High above, out of sight and in the sunlight, spread the branches of forest giants: Outeniqua yellowwoods up to 45 metres tall, white pear, black stinkwood, ironwood and African holly, with their leaves arranged in a light-trapping mosaic. Below them dark groves huddle, and beneath them other species stand, waiting their turn for a giant to fall, providing sunlight and a chance to grow. From them hang orchids, ferns, lichens, mosses, herbs and succulents in profusion, and down in the shadows crouch smaller ferns, wild pomegranate, black witch hazel and grasses. Under them, if you care to look, is a dank, sweet-smelling world of dismemberment and decay: gaudy-coloured bracket fungi, puffballs and mushrooms whose filaments and chemicals devour the forest from below.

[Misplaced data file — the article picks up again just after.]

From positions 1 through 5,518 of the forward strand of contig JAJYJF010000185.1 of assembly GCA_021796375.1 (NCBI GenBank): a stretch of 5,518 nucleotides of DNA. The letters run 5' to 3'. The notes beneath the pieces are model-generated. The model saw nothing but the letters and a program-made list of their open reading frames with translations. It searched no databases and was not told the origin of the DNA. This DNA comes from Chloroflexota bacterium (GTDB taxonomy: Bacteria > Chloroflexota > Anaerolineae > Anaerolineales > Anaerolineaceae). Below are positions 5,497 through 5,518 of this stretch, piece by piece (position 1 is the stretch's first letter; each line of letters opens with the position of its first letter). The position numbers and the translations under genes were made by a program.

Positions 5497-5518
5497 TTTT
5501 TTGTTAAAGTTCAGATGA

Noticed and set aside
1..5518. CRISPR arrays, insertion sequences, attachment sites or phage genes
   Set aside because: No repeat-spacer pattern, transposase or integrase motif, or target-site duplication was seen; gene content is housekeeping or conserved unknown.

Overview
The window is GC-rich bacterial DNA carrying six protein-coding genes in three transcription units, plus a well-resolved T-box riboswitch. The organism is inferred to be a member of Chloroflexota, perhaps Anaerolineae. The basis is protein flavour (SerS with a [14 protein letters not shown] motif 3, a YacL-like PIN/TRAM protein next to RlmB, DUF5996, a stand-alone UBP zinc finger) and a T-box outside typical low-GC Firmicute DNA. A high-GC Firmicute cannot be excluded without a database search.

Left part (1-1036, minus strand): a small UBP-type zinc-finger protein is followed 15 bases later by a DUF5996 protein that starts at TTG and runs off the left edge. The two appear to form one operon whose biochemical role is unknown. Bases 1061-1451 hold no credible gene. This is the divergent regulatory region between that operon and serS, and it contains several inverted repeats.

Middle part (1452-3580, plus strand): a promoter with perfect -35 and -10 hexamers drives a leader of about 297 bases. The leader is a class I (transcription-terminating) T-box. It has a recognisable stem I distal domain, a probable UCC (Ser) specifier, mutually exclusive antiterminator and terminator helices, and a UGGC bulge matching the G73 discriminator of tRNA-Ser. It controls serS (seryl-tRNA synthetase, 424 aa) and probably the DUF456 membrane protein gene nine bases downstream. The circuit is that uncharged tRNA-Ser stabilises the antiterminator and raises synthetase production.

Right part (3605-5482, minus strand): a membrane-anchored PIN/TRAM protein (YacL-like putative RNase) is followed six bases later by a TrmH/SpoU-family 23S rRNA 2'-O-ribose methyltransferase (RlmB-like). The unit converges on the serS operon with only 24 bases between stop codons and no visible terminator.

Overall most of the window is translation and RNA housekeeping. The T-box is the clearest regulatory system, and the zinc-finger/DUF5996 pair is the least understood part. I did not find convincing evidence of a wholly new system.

Four years ago Gareth was on a chance visit to the Knysna area. He walked into the forest and felt uneasy. Something worrying was going on and he couldn't put his finger on it.
He is, it needs to be said, an unusual environmentalist, using sophisticated science where necessary, but leading with his heart and intuition. Gareth spent his childhood in Nigeria and Malawi and worked in Kenya with George Adamson of Born Free fame.